We are inherently connected to the Earth and dependent upon clean water, soil, air, forests and oceans. It is our duty to act responsibly and care for the systems that sustain us. We must move beyond the concept of sustainability to a more regenerative approach that leads to thriving ecosystems of which we are a part.
Taking care of ourselves and each other is vital for our ability to do the necessary work of our times. To actualize our potential we must nurture the different parts of our minds, bodies, and spirits and develop an “inside-out” approach to cultivating peace, abundance and thriving communities. People care also embraces social justice to ensure that all people not only have access to resources, but also decision -making power to impact the control of resources.
Formerly known as Fair Share, I prefer to use the term Future Share. This concept helps us align our values to ensure that there is enough clean resources for future generations. Our practices reflect this ethic in that we are not using anything that takes away from the health of soil, water or air quality. It also encompasses a practice of distributing abundance to those who are most vulnerable to ecological degradation, lack food security and/or are oppressed.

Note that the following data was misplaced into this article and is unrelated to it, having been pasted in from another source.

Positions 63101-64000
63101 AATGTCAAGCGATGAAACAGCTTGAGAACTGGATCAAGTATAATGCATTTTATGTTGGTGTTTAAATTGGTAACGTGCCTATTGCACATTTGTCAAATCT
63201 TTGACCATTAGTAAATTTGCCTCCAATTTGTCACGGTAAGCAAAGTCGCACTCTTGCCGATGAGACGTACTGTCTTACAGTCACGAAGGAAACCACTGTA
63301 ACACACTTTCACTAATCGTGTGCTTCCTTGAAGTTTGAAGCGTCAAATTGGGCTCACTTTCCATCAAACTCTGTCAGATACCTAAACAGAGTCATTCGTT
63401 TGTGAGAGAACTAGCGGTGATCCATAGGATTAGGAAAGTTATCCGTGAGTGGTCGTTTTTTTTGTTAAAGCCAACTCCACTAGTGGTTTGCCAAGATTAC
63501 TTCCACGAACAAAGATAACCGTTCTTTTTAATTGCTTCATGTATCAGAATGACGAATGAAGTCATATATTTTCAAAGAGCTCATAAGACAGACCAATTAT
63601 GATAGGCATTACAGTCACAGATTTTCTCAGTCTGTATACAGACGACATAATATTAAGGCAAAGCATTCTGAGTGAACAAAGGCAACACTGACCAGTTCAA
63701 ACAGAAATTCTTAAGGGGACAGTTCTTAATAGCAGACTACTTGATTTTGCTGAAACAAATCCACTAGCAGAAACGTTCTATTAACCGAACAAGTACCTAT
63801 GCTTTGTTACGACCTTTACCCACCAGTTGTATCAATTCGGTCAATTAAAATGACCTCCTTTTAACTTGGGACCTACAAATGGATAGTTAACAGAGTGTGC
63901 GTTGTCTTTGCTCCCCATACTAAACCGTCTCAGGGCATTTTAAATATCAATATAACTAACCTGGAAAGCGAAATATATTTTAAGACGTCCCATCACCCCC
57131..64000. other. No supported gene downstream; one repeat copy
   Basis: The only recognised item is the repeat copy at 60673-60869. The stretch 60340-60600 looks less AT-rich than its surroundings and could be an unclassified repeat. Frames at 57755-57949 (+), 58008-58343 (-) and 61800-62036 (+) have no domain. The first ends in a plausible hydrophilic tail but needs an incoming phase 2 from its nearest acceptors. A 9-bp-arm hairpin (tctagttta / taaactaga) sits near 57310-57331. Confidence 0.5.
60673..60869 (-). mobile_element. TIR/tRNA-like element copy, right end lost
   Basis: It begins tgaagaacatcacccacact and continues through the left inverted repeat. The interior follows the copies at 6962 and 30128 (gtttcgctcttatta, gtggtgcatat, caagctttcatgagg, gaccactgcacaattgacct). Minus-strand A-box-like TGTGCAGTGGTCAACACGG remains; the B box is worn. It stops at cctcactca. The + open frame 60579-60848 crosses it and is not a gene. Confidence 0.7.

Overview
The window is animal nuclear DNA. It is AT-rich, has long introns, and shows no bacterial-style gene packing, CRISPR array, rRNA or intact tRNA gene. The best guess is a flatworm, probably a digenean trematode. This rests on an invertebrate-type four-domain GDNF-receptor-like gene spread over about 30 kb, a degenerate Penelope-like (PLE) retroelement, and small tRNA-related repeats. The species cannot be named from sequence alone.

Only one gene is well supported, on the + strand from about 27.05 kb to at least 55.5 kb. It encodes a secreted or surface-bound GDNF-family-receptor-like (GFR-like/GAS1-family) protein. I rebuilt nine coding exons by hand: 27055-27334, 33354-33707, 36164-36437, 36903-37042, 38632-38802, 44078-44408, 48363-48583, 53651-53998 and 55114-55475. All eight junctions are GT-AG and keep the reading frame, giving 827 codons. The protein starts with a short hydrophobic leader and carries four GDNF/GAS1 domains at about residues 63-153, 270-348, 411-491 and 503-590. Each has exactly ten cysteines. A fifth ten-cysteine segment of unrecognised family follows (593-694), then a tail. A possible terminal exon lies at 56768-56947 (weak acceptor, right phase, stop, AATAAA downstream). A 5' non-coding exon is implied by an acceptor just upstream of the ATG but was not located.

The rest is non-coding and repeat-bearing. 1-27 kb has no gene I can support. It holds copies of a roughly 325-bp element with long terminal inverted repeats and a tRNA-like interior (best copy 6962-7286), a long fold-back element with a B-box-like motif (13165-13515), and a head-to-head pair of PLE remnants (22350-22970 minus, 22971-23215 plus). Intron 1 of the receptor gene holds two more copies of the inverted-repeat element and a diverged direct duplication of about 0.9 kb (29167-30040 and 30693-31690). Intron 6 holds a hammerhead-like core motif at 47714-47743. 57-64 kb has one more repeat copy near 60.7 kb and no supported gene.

Permaculture is a holistic design process that maximizes biodiversity, ecological plant and soil function. It is a systems approach to landscaping and homesteading as well as to social, political and economic sectors. The process of design and methodology is informed by natural patterns that enhance the relationships between the parts of a system, maximizing symbiotic interactions and benefiting the whole.
The modern application of permaculture was founded by Bill Mollison, an Australian scientist and teacher, and his student David Holmgren, an environmental designer. It has since been practiced around the world and in conjunction with community gardening, ecological landscaping, eco-agriculture, agro-forestry, zoning, planning, policy, community organizing, social and ecological justice.